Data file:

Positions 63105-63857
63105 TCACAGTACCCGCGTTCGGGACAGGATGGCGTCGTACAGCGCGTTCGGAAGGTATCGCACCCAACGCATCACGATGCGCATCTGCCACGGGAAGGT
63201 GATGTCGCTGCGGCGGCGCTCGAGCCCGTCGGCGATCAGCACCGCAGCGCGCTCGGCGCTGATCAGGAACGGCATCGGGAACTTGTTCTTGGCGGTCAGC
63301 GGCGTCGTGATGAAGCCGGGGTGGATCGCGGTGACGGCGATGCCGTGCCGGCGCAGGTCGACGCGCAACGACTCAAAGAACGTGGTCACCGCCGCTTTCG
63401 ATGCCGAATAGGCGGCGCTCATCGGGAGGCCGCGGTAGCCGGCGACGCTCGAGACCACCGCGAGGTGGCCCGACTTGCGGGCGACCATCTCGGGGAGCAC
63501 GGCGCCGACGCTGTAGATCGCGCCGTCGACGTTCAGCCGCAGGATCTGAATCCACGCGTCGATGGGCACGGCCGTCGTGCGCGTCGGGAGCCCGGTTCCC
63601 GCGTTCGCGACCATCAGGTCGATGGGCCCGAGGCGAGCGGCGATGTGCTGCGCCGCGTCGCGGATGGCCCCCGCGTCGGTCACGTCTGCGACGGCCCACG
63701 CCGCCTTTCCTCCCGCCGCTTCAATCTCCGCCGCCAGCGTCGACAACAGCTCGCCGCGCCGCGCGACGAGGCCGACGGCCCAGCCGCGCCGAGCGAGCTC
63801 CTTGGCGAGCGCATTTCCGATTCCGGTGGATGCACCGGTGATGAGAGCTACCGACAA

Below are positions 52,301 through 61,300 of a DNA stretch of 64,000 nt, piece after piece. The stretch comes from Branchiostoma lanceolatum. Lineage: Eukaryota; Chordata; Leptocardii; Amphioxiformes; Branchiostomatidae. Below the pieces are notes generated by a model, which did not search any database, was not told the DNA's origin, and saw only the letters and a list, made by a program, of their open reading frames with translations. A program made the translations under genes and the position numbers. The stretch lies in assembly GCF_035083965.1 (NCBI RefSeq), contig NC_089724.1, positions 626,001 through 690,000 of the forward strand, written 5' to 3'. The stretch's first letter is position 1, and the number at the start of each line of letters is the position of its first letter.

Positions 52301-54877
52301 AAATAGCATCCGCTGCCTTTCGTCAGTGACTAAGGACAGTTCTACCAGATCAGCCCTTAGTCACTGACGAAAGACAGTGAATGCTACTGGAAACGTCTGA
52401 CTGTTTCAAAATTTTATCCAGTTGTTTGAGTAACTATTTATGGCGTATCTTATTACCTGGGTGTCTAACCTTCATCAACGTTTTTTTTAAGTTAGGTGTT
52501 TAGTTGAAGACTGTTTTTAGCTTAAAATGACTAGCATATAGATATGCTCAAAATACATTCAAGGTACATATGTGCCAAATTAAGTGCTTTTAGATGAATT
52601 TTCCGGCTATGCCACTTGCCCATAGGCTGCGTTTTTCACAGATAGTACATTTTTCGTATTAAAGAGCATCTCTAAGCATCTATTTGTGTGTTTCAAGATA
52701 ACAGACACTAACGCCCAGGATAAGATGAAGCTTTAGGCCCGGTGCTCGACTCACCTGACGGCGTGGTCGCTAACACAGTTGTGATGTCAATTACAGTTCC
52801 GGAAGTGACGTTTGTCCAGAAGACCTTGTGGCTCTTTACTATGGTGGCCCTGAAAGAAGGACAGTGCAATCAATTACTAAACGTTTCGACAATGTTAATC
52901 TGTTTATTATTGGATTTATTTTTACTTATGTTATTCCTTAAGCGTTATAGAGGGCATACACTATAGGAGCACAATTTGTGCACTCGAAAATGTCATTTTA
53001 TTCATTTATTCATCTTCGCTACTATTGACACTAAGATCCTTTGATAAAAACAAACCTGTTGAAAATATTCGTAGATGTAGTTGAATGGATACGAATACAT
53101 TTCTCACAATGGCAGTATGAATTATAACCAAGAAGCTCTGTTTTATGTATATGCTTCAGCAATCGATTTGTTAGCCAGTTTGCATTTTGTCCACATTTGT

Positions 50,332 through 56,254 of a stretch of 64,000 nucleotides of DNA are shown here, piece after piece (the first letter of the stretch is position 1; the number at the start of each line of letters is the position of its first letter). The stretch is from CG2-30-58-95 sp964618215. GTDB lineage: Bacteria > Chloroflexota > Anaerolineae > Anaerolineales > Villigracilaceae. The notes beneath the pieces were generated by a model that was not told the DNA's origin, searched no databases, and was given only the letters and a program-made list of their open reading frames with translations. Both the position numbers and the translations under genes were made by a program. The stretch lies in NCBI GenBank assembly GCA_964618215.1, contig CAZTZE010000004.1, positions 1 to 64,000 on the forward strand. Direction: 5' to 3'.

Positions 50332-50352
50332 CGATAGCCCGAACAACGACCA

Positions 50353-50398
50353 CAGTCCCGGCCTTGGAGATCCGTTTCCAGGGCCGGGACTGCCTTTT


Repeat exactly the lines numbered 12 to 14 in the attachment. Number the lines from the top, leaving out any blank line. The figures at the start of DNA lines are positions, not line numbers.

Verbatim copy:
52301 AAATAGCATCCGCTGCCTTTCGTCAGTGACTAAGGACAGTTCTACCAGATCAGCCCTTAGTCACTGACGAAAGACAGTGAATGCTACTGGAAACGTCTGA
52401 CTGTTTCAAAATTTTATCCAGTTGTTTGAGTAACTATTTATGGCGTATCTTATTACCTGGGTGTCTAACCTTCATCAACGTTTTTTTTAAGTTAGGTGTT
52501 TAGTTGAAGACTGTTTTTAGCTTAAAATGACTAGCATATAGATATGCTCAAAATACATTCAAGGTACATATGTGCCAAATTAAGTGCTTTTAGATGAATT